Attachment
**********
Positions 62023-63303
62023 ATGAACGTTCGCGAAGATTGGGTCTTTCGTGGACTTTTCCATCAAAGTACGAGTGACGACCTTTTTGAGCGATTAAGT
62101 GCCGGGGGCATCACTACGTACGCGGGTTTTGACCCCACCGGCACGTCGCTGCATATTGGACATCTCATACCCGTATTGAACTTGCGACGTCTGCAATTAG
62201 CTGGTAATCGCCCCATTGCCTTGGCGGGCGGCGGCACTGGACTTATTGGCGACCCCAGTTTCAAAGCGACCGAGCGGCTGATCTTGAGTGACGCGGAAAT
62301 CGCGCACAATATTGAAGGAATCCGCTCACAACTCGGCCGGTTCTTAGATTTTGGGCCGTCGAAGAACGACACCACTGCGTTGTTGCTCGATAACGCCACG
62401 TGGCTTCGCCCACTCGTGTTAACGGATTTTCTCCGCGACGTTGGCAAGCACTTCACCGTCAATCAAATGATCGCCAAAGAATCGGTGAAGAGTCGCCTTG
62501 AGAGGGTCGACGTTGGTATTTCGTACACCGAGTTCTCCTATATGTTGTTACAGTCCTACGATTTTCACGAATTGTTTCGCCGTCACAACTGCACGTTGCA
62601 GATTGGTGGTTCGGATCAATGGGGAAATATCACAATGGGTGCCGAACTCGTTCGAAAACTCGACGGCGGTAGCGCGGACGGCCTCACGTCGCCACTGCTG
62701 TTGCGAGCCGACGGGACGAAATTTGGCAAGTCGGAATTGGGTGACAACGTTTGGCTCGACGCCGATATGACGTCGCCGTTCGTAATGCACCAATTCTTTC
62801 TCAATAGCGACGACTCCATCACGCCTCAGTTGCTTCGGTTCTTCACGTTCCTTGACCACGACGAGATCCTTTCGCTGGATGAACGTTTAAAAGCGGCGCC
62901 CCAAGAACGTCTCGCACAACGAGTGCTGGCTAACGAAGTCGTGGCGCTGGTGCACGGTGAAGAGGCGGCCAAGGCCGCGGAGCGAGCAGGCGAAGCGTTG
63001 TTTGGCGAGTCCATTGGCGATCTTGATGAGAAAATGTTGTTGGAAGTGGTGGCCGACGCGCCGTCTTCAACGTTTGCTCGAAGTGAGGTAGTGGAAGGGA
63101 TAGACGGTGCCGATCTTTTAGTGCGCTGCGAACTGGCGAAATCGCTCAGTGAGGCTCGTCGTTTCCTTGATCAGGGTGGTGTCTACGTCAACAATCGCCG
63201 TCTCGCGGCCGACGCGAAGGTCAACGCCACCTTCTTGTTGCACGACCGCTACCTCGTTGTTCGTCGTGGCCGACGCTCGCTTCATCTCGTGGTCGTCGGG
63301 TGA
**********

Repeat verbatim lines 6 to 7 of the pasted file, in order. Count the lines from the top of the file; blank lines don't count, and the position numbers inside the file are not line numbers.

62401 TGGCTTCGCCCACTCGTGTTAACGGATTTTCTCCGCGACGTTGGCAAGCACTTCACCGTCAATCAAATGATCGCCAAAGAATCGGTGAAGAGTCGCCTTG
62501 AGAGGGTCGACGTTGGTATTTCGTACACCGAGTTCTCCTATATGTTGTTACAGTCCTACGATTTTCACGAATTGTTTCGCCGTCACAACTGCACGTTGCA